I listened to the hull creaking and popping under the pressure, and hoped the pile of junk was more watertight than it felt.

The commander looked at the scan and let out a slow whistle. “Haven’t seen one of those in a long time. Wonder where they found it. Are we sure it wasn’t scuttled?”

“It’s live. Getting a reading of five on board. Signatures look like one human, three pirate, and one the systems can’t identify. Could just be livestock.”

The commander moved over to look at the console with the life form scans. “That’s not livestock.” She laughed. “Too bad protocol doesn’t allow us to capture them to learn what brought them together. Now that would be a story.”

She thought for a bit. “If it weren’t for our livestock, I’d be willing to bet some idiots got it running and took it out on the water before it died. Keep an eye on it. Properly maintained, those things are watertight. It’s what made them such good smuggling vessels. But the electronics on those things were never really meant to deal with salt water.”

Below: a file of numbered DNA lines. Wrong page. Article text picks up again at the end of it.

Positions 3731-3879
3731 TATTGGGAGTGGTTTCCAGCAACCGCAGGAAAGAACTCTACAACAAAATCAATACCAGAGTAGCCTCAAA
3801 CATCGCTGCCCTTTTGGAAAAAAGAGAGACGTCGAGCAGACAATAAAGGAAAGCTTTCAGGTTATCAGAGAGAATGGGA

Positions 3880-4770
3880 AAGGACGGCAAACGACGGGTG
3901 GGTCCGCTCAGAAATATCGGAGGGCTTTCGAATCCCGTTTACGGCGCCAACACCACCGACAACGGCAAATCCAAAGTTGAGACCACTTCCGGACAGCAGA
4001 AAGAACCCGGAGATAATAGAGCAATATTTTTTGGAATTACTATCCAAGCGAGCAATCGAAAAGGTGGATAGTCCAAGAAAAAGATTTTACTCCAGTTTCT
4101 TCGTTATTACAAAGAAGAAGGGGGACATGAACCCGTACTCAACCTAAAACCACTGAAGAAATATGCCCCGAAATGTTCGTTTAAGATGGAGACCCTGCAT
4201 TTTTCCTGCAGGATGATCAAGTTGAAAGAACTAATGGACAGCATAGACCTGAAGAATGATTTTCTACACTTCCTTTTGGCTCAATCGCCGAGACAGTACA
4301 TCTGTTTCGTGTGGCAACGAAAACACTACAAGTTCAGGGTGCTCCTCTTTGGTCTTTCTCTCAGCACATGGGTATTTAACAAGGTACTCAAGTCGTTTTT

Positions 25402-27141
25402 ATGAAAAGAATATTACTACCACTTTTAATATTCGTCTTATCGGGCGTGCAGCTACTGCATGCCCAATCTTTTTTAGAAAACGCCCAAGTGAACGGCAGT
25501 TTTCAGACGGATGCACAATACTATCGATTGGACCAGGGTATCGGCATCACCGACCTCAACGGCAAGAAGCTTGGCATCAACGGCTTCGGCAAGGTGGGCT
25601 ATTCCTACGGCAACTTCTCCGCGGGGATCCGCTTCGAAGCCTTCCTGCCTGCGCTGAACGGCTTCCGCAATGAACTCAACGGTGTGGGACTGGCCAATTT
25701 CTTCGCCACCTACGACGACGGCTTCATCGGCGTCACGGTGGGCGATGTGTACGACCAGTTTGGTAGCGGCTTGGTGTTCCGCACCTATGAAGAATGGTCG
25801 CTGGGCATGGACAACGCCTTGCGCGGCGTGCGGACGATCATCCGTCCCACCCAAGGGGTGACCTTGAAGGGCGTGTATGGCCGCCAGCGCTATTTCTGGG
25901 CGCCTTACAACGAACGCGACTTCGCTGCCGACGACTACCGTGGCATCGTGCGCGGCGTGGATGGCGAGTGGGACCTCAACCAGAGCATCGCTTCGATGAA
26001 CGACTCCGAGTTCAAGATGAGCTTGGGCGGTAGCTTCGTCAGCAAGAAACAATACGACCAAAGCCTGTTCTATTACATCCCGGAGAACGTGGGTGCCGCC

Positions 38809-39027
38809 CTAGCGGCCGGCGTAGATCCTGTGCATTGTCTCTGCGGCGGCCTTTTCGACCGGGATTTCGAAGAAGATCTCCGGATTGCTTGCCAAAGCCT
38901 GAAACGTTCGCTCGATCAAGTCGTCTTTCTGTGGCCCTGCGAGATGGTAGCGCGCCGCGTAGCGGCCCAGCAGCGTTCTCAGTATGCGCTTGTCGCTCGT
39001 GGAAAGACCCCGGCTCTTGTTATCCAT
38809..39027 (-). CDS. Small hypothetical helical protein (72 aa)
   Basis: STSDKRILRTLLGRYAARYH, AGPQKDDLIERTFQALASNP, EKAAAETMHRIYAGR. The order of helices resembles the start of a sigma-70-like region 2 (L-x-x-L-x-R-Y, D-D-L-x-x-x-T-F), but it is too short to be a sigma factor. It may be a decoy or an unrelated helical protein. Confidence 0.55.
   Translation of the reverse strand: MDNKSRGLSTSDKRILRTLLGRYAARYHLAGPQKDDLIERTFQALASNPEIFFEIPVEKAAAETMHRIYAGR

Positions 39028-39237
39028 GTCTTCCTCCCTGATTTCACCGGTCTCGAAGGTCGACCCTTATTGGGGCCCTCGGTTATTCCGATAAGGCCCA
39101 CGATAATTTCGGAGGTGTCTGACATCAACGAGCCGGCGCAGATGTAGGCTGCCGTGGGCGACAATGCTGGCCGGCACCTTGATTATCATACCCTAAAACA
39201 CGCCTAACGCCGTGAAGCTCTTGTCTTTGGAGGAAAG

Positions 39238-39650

The commander decided it was a good a time as any to return to her cabin. “If it sits there, let them drown. If it moves, let me know.” With that she left the bridge.

We hadn’t really planned on having to run the ship air tight, so there were no air tanks. Well, there were, but we hadn’t filled them. So after a few hours of hard work, the air had gotten pretty heavy and stale. We were all exhausted and in bad moods. Well, except Ornery, who seemed happier than normal if he seemed anything. Birch had tried to rig something up that converted the salt water seeping in into breathable air, said it was an old pirate trick when flying really high where the air was thin, but Rimares vetoed it, mumbling something about explosions.